No-one came to meet Catherine Hamlin the day she arrived at a tiny airport in Ethiopia in 1959.
More than 60 years later, the news of the Australian gynaecologist’s death at the age of 96 was met with an outpouring of grief in the country she had made her home.
That is because of the work Dr Hamlin - along with her late husband, Reginald - did transforming and, in some cases, saving the lives of tens of thousands of women who had been cast out of their communities.
Treating obstetric fistulas - a preventable injury sustained in childbirth that leaves women incontinent and can lead to other infections - would become her life’s work.
"These are the women most to be pitied in the world," Dr Hamlin told the New York Times in 2003.
"They're alone in the world, ashamed of their injuries. For lepers, or Aids victims, there are organisations that help. But nobody knows about these women or helps them."
Elinor Catherine Nicholson was born in Sydney in 1924, one of six children. She decided to train to be a doctor because she wanted to help women and children.
After she completed her training, she began work at Crown Street Women’s Hospital, where she met a doctor from New Zealand, Reginald Hamlin.
They were married in 1950, and had a son, Richard, two years later.

'We never came back'

But the two wanted to go and work in a developing nation, and one day an advert in British medical journal The Lancet caught their eye.
"It just read 'gynaecologist wanted in Ethiopia, Addis Ababa'," Dr Hamlin told the BBC in 2016. It was enough to pique their interest, and the couple applied.
"We felt we would like to do something to help people in the world, because we had had so many advantages," Dr Hamlin explained.
The idea was to stay for a couple of years. "But we never came back."
So they set off from Sydney, sending a cable from the middle of the Indian Ocean to let their new colleagues know of their imminent arrival. It didn’t quite go according to plan.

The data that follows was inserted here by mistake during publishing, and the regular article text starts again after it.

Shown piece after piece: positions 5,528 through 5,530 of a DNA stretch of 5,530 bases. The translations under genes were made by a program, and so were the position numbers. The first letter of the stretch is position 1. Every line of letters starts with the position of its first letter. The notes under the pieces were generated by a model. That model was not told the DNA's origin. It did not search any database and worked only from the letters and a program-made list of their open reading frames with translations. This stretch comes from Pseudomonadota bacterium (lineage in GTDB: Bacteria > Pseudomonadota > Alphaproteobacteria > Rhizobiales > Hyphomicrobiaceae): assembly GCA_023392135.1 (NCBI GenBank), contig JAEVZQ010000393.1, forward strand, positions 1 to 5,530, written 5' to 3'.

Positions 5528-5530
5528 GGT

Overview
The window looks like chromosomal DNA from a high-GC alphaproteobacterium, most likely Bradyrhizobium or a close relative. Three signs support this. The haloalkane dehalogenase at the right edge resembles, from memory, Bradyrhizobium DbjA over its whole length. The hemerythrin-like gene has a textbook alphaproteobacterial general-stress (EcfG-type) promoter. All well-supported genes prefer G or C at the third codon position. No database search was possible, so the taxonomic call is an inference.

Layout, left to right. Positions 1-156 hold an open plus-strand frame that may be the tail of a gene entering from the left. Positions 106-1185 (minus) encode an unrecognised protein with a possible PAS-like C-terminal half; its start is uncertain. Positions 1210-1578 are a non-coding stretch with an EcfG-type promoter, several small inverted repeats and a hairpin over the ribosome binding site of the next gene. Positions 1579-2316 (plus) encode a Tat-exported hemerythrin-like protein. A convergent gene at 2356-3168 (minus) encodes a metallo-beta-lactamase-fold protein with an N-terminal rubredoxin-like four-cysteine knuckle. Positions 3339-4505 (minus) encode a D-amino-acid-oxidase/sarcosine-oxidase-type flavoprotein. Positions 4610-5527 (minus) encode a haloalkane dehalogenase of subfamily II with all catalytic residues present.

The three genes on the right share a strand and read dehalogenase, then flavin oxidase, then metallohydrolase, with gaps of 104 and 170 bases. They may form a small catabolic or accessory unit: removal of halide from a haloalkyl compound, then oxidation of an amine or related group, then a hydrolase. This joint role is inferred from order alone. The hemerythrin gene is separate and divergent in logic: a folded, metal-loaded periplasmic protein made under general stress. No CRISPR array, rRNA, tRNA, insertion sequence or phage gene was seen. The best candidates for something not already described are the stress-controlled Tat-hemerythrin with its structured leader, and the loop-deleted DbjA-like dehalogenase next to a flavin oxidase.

"The cable didn’t get there until three weeks after we did, so there was nobody to meet us."

Reg (L) and Catherine (R) Hamlin on a visit to Australia in 1971Image copyrightGETTY IMAGES
Image captionReginald (L) and Catherine (R) Hamlin during a visit to Australia in 1971

But they soon settled in, and it wasn’t long before they began to notice a number of women with a condition they had never seen before: obstetric fistula.
"We were touched and appalled by the sadness of our first fistula patient: a beautiful young woman in urine-soaked ragged clothes, sitting alone in our outpatients department away from the other waiting patients," Dr Hamlin later recalled to the Guardian.
"We knew she was more in need than any of the others."
Two million women live with the condition globally, mostly in sub-Saharan Africa and South Asia.
Without help, many die. Those who survive - like the woman in the waiting room - are left with injuries that leave them incontinent, sometimes heavily.
In Ethiopia many were left with a deep sense of shame. They found themselves banished to the outskirts of their communities, abandoned by their husbands. The stigma and social isolation led some to end their lives.

'I felt so happy'

But the Hamlins knew it was both fixable and preventable - as they told Ethiopia's then ruler, Haile Selassie.
"He said, why do my women get this terrible thing where they can’t control their body waste?" Dr Hamlin told the BBC.
"We said, it is nothing to do with your women, it is to do with your lack of doctors in the countryside when they need to have a Caesarian section."